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defalcation

[dee-fal-key-shuh n, -fawl-]
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noun Law.
  1. misappropriation of money or funds held by an official, trustee, or other fiduciary.
  2. the sum misappropriated.
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Origin of defalcation

1425–75; late Middle English: deduction from wages (< Middle French) < Medieval Latin dēfalcātiōn- (stem of dēfalcātiō) a taking away, equivalent to dēfalcāt(us) (see defalcate) + -iōn- -ion
Related formsnon·de·fal·ca·tion, noun
Dictionary.com Unabridged Based on the Random House Unabridged Dictionary, © Random House, Inc. 2018

Related Words for defalcation

flaw, weakness, failing, imperfection, dearth, paucity, deficiency, insufficiency, incapacity, shortcoming, ineffectiveness, ineptitude, inefficiency, loss, liquidation, disaster, insolvency, default, failure, lack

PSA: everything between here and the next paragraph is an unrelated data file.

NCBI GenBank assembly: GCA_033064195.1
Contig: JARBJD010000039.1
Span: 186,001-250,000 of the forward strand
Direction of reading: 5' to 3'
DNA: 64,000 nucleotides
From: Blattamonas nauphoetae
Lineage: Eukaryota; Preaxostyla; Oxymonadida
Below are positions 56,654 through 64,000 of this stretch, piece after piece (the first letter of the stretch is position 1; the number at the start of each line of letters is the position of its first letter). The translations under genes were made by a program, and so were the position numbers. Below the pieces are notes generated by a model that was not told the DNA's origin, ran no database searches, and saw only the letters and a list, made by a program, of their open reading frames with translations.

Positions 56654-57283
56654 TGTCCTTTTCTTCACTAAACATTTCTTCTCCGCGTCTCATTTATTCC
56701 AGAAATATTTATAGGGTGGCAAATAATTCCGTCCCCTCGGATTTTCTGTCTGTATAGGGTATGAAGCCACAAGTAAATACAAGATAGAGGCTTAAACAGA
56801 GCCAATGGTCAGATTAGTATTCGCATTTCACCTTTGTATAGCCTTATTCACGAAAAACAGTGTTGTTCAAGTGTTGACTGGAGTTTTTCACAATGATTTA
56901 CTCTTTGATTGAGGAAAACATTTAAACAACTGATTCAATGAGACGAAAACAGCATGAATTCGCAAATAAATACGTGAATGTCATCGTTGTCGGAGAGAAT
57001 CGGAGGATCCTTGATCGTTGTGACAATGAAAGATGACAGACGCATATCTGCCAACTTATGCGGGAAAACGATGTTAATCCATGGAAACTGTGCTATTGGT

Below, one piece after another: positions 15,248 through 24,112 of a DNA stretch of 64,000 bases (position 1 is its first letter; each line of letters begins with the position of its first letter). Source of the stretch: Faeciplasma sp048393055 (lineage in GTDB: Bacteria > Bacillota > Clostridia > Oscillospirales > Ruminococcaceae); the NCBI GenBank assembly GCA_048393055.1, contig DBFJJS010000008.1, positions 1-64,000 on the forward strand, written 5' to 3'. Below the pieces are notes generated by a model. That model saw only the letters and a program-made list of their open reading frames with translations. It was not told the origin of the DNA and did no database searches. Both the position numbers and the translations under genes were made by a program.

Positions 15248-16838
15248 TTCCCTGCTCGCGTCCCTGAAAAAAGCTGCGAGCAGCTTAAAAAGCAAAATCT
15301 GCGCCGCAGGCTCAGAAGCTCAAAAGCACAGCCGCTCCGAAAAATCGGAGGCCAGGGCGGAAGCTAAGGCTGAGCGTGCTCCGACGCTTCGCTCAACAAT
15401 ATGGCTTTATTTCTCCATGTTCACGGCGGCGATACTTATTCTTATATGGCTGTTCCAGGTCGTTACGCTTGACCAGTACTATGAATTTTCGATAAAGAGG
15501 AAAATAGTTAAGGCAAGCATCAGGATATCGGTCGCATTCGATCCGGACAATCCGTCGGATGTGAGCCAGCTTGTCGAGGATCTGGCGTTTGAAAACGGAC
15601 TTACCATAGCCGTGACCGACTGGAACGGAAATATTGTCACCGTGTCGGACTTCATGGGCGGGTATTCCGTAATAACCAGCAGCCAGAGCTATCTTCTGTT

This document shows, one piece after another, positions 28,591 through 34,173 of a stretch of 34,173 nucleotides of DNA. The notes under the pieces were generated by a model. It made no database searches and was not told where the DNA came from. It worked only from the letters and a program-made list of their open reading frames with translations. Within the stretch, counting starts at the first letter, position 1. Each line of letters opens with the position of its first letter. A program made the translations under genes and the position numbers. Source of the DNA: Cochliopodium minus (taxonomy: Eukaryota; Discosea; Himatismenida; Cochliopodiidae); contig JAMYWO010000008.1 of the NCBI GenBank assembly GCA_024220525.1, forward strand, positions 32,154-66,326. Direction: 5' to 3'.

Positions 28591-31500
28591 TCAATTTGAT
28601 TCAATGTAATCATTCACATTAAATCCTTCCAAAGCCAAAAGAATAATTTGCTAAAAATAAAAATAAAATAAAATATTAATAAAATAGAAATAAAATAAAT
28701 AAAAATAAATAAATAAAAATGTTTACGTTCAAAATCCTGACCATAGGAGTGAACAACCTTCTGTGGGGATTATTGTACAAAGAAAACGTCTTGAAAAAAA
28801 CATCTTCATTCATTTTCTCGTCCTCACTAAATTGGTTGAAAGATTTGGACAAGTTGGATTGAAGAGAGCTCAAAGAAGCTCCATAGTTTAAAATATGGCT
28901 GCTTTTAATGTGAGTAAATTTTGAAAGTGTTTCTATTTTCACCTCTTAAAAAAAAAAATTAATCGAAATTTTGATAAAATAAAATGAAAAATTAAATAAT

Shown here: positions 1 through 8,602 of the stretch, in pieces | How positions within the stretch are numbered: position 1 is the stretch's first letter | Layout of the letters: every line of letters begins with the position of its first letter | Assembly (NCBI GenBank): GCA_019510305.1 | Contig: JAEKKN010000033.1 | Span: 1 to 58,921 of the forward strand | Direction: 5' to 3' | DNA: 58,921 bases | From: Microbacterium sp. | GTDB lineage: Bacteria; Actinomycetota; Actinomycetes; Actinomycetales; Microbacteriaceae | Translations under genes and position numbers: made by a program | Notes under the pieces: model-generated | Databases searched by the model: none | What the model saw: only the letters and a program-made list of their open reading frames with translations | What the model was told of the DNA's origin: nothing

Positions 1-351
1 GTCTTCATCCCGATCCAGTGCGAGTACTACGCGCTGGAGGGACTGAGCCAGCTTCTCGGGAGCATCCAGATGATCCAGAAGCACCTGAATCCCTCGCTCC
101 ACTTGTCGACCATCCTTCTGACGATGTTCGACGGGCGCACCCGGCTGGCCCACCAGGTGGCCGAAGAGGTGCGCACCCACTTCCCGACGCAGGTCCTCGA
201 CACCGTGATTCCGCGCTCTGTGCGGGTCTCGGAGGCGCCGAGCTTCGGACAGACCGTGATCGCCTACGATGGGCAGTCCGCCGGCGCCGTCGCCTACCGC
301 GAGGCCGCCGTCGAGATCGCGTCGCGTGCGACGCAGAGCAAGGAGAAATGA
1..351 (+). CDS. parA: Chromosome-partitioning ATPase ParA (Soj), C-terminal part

Examples from the Web for defalcation

Historical Examples of defalcation

  • But nothing yet concerning the defalcation and disappearance of Angelo Puma.

    The Crimson Tide

    Robert W. Chambers

  • Evidently there had been a defalcation on rather a large scale.

    Miss Mehetabel's Son

    Thomas Bailey Aldrich

  • The rumor of Elijah's defalcation had not disturbed Seymour seriously.

    The Vision of Elijah Berl

    Frank Lewis Nason

  • And with all this there was a defalcation traceable to Hope Mills or the Eastmans.

    Hope Mills

    Amanda M. Douglas

  • The steward set it on fire to conceal the defalcation in the crop.


Word Origin and History for defalcation

n.

mid-15c., from Medieval Latin defalcationem (nominative defalcatio), noun of action from past participle stem of defalcare, from de- + Latin falx, falcem "sickle, scythe, pruning hook."

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Online Etymology Dictionary, © 2010 Douglas Harper